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Today’s Health Upgrade
A Good Reason For Bad Breath
Workout of the Week
Arnold’s Corner: Monday Motivation
I’ve started my media tour for my book, Be Useful, which comes out on October 10th.
One of the wildest parts for me has been the opportunity to see how much the world has changed since I wrote my last book a decade ago.
Back then, the “How to Sell a Book” playbook was: go on 60 Minutes, go to New York and do a late show and a morning show, and do some other interviews with journalists for magazines, newspapers, and websites.
Today, you still do the morning shows and interviews with journalists. But the big new change is podcasts. They’ve exploded since 2012, and each podcast has its own dedicated audience, hungry for new information and interviews.
I have to admit, when Daniel shared a list of 10 podcasts that wanted to talk about the book, and they were all one or even two-hour interviews, I thought, “Who has the patience to sit and listen to an hour or two hours of Schnitzel or anyone being interviewed?”
Well, now that I’ve sat down for a few of them (all of the podcasts will come out in October, so don’t worry, you haven’t missed anything, and I’ll share them here for you), I get it.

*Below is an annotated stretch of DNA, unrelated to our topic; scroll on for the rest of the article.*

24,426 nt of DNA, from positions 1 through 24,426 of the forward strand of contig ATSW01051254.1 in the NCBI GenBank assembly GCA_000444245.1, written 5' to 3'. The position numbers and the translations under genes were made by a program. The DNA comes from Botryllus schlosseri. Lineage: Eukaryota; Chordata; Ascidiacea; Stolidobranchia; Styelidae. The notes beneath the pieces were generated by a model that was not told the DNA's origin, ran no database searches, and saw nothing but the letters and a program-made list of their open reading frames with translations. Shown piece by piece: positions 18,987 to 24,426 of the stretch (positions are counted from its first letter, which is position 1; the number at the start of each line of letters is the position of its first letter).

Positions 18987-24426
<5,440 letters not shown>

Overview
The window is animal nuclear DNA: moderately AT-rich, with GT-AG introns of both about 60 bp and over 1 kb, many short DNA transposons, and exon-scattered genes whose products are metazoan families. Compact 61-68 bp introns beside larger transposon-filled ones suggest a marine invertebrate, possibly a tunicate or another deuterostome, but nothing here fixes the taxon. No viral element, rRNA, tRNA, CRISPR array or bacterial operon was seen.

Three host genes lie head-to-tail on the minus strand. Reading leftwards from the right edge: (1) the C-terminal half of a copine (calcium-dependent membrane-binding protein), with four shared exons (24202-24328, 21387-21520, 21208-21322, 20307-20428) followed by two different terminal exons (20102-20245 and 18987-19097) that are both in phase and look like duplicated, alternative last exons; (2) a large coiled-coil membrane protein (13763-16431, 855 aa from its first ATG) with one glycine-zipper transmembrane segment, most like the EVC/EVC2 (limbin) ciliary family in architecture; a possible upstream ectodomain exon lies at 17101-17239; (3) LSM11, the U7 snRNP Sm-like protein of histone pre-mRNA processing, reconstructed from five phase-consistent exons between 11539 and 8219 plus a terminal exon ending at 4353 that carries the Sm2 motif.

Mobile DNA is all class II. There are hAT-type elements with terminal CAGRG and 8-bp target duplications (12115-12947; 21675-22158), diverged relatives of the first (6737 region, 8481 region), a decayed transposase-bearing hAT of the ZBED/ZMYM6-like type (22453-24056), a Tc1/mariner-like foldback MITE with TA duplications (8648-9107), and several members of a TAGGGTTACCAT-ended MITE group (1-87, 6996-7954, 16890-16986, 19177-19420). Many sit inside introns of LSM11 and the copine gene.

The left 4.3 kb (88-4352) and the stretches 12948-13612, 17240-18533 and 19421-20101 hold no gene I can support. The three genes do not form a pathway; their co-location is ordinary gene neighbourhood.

Every podcast, whether it’s with someone I’m meeting for the first time or an old friend like Tim Ferriss, is a lesson in something I always share with the village: be curious. Listen, ask questions — don’t just talk.
They’re deep dives, and I have to say that I’ve been impressed with every podcast host so far. They ask questions I’ve never thought about. They all have their own unique focus. They feel more like a deep conversation than an interview.
And instead of something like 60 Minutes, where you sit for 2 hours of interviews, and they air 20 minutes that they choose, and the rest ends up on the cutting floor, these podcasts all air the full, unedited, unfiltered conversation.
These podcasters give me hope. Their success is based on a lot of things I talk about in the book — they have a clear vision, they’ve worked their asses off, they’ve sold the hell out of themselves and their podcasts. But even with all of that, none of them would be successful if it weren’t for their curiosity, their open minds, and their hunger for knowledge.
That’s one of my rules, too. Because if you don’t realize that you will always have something to learn, you can never be truly successful or live a full life. As much as people might expect me to tell them to be the Terminator and be relentless, what I’m really telling them is to be like Julius from Twins — constantly learning from the world around him with his big, open mind.
I can’t wait for all of you to hear these conversations. And I hope they inspire you to go out into the world and try to learn every day.
And now that I’ve found a love of podcasts, I want to find a few to subscribe to. Tweet me some of your favorites so I can check them out. Use #ArnoldsPumpClub so everybody can find your recommendations.